Category Archives: Recently Published

Are socioeconomic & demographic factors driving inequalities in BMI at the population level? Maybe not.

Fahad-Razak_310_x_440Harvard Bell Fellow Fahad Razak, MD, Pop Center faculty member S V Subramanian (Subu), PhD, and colleagues have published a study in The American Journal of Clinical Nutrition that explores population-level changes in the BMI distribution over time, looking carefully at inequalities in weight gain between groups vs. within groups (interindividual). The findings suggest that future research should focus on understanding factors driving inequalities in weight gain between individuals.

Does awareness of disability assistance influence how we evaluate health symptoms of others?

O'Brien-RourkeHarvard RWJF Health & Society Scholar Rourke O’Brien, PhD, has authored a Short Report in Social Science & Medicine based on evidence from a nationally representative survey. The researcher found that respondents in the experimental group (primed to consider the existence of disability assistance) were less likely to rate the symptoms of a hypothetical individual as severe relative to the control group. In addition, these respondents were more likely to blame the individual for his/her health condition.

Obesity experts weigh in on influences & nuances of framing on obesity-prevention discourse

selena_310_x_440Harvard RWJF HSS Selena Ortiz, PhD, is lead author on a study published in the American Journal of Public Health that examines the influence of framing on the obesity prevention discourse. She and her colleagues conducted interviews with experts to learn more about two dominant frames: personal responsibility and environmental, looking closely at the environmental subframe of taste-engineering – food industry strategies designed to influence the overconsumption of certain foods and beverages.

Reducing Work-Family Conflict in Workplace Helps Improve Sleep

Berkman_Lisa_croppedA study by a team of researchers from the Work, Family & Health Network, including Harvard Pop Center Director Lisa Berkman, has found that an intervention designed to reduce conflict between work and familial responsibilities has also been found to be effective at improving sleep. The study is published in the inaugural issue of Sleep Health, the journal of the National Sleep Foundation, and has been featured in articles in Medical Daily, and Inc. Learn more in this EurekAlert! release.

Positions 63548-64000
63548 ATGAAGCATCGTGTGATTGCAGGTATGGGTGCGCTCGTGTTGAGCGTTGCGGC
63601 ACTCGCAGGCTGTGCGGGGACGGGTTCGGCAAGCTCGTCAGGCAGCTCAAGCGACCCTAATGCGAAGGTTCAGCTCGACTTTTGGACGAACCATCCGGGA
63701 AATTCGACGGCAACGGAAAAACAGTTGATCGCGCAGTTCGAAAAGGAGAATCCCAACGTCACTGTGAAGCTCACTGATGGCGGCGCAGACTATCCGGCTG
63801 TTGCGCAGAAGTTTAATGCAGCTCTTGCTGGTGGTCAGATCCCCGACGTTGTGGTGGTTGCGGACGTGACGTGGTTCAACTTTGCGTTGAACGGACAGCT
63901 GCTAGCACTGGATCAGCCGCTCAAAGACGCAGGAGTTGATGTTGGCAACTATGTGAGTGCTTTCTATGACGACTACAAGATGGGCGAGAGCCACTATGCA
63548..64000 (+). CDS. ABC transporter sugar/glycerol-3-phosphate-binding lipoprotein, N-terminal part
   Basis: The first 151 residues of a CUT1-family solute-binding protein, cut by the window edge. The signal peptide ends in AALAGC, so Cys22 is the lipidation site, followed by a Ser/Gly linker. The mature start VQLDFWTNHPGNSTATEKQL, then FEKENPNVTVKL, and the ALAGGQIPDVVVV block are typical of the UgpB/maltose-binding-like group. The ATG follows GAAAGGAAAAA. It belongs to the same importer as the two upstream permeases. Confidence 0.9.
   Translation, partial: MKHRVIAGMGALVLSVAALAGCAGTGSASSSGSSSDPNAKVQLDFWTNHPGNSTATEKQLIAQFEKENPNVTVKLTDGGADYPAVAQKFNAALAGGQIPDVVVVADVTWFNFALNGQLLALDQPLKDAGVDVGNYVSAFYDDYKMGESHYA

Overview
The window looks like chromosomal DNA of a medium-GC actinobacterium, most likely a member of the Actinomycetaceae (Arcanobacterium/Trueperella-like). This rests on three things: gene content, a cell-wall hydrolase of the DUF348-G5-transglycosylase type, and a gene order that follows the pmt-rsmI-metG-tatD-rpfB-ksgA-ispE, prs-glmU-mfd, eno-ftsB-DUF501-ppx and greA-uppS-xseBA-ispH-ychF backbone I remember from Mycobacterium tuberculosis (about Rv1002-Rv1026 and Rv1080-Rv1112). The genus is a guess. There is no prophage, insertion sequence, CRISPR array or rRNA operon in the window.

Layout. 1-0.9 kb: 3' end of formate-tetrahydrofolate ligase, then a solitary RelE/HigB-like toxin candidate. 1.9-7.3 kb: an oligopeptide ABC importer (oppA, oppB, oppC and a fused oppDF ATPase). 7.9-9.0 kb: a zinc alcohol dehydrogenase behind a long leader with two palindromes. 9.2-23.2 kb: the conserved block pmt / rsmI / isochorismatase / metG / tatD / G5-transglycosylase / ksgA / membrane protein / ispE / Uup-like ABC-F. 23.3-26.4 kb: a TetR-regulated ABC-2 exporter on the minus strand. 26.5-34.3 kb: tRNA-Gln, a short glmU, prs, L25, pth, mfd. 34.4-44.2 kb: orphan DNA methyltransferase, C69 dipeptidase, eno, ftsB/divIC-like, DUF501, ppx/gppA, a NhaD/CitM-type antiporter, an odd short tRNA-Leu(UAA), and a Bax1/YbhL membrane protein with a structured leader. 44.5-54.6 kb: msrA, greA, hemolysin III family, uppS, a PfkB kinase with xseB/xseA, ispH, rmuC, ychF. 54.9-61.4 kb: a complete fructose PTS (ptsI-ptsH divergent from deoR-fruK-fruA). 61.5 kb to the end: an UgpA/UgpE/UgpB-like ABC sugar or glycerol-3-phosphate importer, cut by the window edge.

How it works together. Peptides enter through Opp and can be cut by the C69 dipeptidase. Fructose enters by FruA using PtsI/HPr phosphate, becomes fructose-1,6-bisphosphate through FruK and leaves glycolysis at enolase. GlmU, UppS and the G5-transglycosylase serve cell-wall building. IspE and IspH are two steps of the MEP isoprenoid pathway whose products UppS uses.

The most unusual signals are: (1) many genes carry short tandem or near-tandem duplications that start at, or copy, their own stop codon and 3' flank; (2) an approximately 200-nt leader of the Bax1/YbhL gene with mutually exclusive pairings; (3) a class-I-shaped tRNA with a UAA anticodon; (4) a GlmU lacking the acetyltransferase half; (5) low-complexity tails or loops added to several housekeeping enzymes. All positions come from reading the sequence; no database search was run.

Addressing challenge of selecting best health care intervention when benefits & value are often in gray zone

chandraAmitabh Chandra, PhD, Harvard Pop Center affiliated faculty member, is co-author of a Perspective published in the New England Journal of Medicine that addresses the challenge of determining the best health care intervention when benefits and value are often in the “gray-zone.”

To help kids get more sleep & feel better rested, researchers suggest limiting access to screens (small & big) in bedrooms

gortmakerSteven Gortmaker, PhD, and Elsie M. Taveras, MD, MPH, have published a study in Pediatrics that found that kids who slept in rooms that had devices with electronic screens (smartphones, TV, etc.)  slept for shorter durations and were more likely to report that they received insufficient rest.

To better understand impact of context on health, exploring multiple contexts simultaneously might help

Tracy RichmondIn a study published in Health & Place, co-authors Harvard Pop Center affiliated faculty members Tracy Richmond, MD, and SV Subramanian (Subu), PhD, examined the effect of neighborhood and schools  on smoking behavior in adolescents. The contexts were examined one at a time, as well as simultaneously, and the results suggest that cross-classified multilevel modeling (CCMM) — evaluating multiple contexts simultaneously– may lead to more accurate results.

Gita Sen on sexual and reproductive health and rights in context of health care reform

sen.headshotHarvard Pop Center affiliated faculty member Gita Sen, PhD, is lead author on a paper published in Global Public Health that explores sexual and reproductive health and rights in light of health systems reform and universal health coverage/care.